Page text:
Lacrosse wouldn’t be the sport that it is for me today if it weren’t for the coaching from Mandy. She stuck by her belief in me, and the talent and ability she saw from the beginning. Not once did she doubt or give up on me. I became a motivated player with a passion for the sport from being pushed the entire time. I wasn’t used to a coach with discipline, enthusiasm, and motivation like Mandy. Every step that she took to make me a better player has made me want to continue with this sport for many years to come. I’m going to go out this year, ready for a new season, ready to show her that she had made a difference in my life. I want to make her proud and show her that she did the right thing. Instead of staying where I’m at, I’m going to spend the rest of my time with lacrosse by trying to reach the bar that she set for me.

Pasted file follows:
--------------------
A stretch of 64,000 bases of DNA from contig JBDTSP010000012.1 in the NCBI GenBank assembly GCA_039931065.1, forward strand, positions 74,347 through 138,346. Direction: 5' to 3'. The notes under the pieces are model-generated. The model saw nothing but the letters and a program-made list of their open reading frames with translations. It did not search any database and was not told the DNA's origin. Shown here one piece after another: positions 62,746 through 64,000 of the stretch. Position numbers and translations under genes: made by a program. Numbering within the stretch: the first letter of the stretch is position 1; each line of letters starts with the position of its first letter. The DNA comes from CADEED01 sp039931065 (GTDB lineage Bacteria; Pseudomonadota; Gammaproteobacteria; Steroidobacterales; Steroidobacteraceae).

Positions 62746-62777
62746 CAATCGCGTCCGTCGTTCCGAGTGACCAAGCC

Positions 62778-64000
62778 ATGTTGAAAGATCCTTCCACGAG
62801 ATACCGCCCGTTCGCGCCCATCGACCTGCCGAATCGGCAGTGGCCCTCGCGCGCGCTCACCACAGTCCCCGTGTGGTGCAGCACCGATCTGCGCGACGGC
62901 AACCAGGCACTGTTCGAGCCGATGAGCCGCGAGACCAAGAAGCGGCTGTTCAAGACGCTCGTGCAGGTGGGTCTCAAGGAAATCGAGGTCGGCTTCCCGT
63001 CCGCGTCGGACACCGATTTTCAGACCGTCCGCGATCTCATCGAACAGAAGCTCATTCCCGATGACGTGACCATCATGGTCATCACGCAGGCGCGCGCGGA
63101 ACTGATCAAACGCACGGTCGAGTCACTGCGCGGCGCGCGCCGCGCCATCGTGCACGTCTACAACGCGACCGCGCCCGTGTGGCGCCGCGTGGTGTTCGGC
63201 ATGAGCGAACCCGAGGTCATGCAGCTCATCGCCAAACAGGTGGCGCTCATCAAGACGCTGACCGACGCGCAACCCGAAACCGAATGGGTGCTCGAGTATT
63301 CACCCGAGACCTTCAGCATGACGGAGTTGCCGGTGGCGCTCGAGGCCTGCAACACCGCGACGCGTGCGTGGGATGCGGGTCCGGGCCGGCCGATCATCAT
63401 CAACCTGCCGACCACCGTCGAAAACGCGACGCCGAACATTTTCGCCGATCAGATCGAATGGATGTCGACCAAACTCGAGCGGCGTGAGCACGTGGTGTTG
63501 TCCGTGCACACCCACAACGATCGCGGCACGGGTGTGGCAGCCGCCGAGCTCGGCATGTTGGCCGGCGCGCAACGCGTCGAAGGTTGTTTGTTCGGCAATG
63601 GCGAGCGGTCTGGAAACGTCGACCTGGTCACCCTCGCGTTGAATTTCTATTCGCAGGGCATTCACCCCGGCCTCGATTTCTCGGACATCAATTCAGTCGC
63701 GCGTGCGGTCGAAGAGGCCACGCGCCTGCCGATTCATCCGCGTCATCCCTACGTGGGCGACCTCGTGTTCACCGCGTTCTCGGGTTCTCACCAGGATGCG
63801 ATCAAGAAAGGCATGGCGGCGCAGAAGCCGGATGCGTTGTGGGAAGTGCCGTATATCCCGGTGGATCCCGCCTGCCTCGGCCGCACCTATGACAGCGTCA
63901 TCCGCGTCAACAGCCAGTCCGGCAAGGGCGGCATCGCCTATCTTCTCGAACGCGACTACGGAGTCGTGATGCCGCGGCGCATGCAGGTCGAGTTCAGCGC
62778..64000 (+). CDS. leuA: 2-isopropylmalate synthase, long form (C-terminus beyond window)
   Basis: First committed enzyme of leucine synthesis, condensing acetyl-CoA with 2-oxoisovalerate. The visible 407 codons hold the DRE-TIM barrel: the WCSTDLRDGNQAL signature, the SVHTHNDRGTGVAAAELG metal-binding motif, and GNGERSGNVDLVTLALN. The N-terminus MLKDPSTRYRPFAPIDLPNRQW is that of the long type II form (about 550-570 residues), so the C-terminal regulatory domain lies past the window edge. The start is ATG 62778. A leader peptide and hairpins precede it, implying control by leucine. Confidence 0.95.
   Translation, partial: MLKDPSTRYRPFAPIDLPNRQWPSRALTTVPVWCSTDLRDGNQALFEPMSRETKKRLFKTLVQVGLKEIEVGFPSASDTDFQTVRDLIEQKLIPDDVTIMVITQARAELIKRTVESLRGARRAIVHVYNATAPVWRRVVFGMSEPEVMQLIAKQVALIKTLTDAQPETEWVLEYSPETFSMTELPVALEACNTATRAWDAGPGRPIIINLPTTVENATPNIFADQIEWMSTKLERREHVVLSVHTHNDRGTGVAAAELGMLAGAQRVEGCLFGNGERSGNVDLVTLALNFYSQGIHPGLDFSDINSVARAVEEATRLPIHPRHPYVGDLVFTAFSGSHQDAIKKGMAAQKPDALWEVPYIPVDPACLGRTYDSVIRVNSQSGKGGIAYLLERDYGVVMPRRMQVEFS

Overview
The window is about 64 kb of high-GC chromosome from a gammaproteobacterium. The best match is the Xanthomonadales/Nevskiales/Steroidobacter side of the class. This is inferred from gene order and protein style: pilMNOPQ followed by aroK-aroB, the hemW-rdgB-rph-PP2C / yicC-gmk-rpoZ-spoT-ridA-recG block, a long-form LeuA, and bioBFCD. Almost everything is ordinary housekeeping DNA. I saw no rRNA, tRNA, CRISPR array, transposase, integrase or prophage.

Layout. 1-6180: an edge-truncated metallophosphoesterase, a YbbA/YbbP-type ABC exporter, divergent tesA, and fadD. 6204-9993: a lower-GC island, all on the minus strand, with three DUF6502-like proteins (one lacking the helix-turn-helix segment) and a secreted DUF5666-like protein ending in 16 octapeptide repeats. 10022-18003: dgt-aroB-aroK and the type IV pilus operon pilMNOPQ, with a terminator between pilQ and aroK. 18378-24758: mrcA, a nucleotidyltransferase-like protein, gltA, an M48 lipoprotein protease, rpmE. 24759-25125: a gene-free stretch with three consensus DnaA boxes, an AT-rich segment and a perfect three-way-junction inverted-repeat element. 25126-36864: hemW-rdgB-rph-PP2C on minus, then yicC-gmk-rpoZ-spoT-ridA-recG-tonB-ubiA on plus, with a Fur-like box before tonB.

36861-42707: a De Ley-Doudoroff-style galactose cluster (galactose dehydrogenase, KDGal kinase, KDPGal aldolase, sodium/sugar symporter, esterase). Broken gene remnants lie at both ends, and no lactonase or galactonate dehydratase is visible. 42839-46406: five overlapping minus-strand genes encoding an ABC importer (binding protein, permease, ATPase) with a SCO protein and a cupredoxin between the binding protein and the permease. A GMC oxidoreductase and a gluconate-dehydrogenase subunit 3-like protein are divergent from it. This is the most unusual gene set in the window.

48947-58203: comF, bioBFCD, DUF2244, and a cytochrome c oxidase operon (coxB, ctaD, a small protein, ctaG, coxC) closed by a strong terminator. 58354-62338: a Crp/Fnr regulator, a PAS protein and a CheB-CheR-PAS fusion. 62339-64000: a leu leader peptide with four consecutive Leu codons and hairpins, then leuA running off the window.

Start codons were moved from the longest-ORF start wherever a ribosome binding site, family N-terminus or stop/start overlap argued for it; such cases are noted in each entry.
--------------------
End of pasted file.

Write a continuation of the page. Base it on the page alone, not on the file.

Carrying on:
Now that I look back of all the people I could have written about I am glad that I made the decision that I did. Mandy has impacted my life in ways that most other people wouldn’t have accomplished. I was lucky to find someone that was able to influence me in the many ways that she did. Mainly, she taught me that it’s not about staying where I’m at now, but for always reaching higher.





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Ms. S-P said...
Oct. 29, 2010 at 2:15 pm

This isn't just about falling in love with a sport.  It's trusting in someone's perception about you, even when you don't believe in yourself, and then discovering the wonder of what you really can do.